Header background

Modern observability is no longer optional on the path to digital transformation

At Perform 2023, Dynatrace CEO Rick McConnell kicks off the conference with a look at the state of the industry, cloud optimization, and why modern observability is no longer optional.

The benefits of the cloud are undeniable. With increased scalability, agility, and flexibility, cloud computing enables organizations to improve supply chains, deliver higher customer satisfaction, and more. But the cloud also produces an explosion of data. And with that data comes the thorn to the cloud’s rose: increased complexity.

“The cloud is delivering an explosion of data and an incredible increase in its complexity. And it is making it more and more difficult for all of us to manage that wealth of data,” said Rick McConnell, CEO of Dynatrace, at the annual Perform conference in Las Vegas. “We need automation and observability to drive and address that issue.”

According to the 2022 Global CIO Report, 71% of CIOs from large organizations said all this data is beyond humans’ ability to manage. That’s why, in part, major cloud providers such as Amazon Web Services, Microsoft Azure, and Google Cloud Platform are discussing cloud optimization.

Cloud optimization has two major components, according to McConnell: cost optimization and mission-critical workloads.

“We believe this incredible wave of digital transformation all the way through cloud optimization is really just driving one set of factors, and that is to [shift] observability from optional to mandatory,” McConnell said. “You just can’t manage all this [data] manually. You have to get automation and analytical capabilities.”

Modern observability is no longer a nice-to-have

While data can provide a wealth of information, it’s often difficult to derive critical insights unless teams can view it holistically—without silos. Modern observability allows organizations to eliminate data silos, boost cloud operations, innovate faster, and improve business results.

“As we move [observability] from optional to mandatory, we believe the solution is to provide in your ecosystems end-to-end observability,” McConnell said. “It isn’t about looking at siloed data types, [and] it isn’t about only looking at application performance monitoring or infrastructure or real-user monitoring. It is about the collection of all of those together.”

Traditional cloud monitoring methods can no longer scale to meet organizations’ demands, as multicloud architectures continue to expand. IT teams can resort to playing defense, fighting daily fires rather than focusing on more important tasks, like innovation. That’s why teams need a modern observability approach with artificial intelligence at its core.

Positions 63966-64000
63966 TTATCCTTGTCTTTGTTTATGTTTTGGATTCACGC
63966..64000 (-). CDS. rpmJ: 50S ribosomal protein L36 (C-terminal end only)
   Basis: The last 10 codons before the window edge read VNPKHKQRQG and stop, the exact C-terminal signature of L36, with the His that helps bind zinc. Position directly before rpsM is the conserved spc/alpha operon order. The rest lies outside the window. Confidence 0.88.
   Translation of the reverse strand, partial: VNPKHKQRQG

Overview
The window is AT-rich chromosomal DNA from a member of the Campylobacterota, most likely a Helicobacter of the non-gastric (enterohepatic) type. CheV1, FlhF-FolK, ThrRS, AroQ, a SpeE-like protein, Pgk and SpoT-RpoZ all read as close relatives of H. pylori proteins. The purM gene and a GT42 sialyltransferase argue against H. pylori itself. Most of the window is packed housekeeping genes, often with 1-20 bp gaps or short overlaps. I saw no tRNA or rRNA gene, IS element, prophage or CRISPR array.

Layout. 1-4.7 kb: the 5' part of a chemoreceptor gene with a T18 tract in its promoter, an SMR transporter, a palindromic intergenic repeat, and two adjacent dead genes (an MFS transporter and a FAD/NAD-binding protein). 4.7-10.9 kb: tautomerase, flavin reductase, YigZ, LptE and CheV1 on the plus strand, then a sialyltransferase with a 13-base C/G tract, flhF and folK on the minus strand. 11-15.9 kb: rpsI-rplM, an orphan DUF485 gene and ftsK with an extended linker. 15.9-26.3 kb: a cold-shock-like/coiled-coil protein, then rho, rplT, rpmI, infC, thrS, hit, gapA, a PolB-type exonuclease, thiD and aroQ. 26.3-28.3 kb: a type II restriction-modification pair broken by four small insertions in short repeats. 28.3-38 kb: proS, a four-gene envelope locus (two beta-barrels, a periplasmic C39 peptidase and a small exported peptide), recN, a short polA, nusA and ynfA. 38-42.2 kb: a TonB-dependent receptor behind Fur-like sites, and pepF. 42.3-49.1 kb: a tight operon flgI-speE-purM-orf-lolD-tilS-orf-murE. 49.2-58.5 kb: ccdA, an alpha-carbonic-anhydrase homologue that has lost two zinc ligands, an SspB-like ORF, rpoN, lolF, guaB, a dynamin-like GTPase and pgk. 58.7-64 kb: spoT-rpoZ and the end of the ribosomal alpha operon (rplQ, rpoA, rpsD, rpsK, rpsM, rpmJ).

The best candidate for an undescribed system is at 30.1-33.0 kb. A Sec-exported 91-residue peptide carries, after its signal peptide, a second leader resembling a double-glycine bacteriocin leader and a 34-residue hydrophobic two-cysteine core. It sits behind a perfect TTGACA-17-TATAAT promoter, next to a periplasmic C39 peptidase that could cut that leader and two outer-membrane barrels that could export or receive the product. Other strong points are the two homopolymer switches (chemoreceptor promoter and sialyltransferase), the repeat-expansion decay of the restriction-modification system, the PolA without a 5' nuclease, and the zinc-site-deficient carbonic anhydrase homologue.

“We start with data types—logs, metrics, traces, routes. Throw in behavioral analytics, metadata, and real-user data,” McConnell said. “If you are looking at them in isolation, you’re missing the point. You have to look at them collectively. And if you do, and if you have an AIOps engine [which brings AI to IT operations] that enables that process to be effective, that makes you so much more powerful in the management of that ecosystem.”

Shifting from incident response to incident prevention

In a world where so many digital activities are readily available and instant, downtime is downright unacceptable. With a global shortage of IT resources, teams simply don’t have time for downtime. Shifting critical resources and staff away from innovation and high-level tasks to deal with break-fix issues is bad for business.

“It can’t be about break-fix, it can’t be about rapid response, it can’t be about MTTR [mean time to repair]. It has to be about not having an incident in the first place—no downtime,” McConnell said.

So, how do you fix it? Enter AIOps, automation, and a unified approach to modern observability.

According to the Global CIO Report, 93% of CIOs said AIOps and automation are increasingly vital to alleviating the shortage of skilled IT, development, and security professionals and reducing the risk of teams becoming burned out by the complexity of modern cloud and development environments.

“Because we all [have] constrained IT resources, we can’t just continue to ship new applications and new infrastructure with the same number of resources and expect a good outcome,” McConnell said. “We have to do better than that.”

Collaboration and data consolidation are key to success

When it comes to data silos and delivering business insights, team collaboration and consolidation are key. With a unified, modern observability platform, teams across an organization can work together on data-driven issues to identify problems.

“We believe the evolution of software to work perfectly is going to be around the analytics, automation, AIOps, and the causal AI capabilities that we can provide to ensure [teams] have the technology to run [their] software effectively,” McConnell said. “But it is also about process automation. And it is about making sure from the development team structure all the way through IT operations and business operations you have one plan of attack and shared responsibility for delivering software that works perfectly.”

For the latest news from Perform, check out our “Perform 2023 Guide: Organizations mine efficiencies with automation, causal AI.”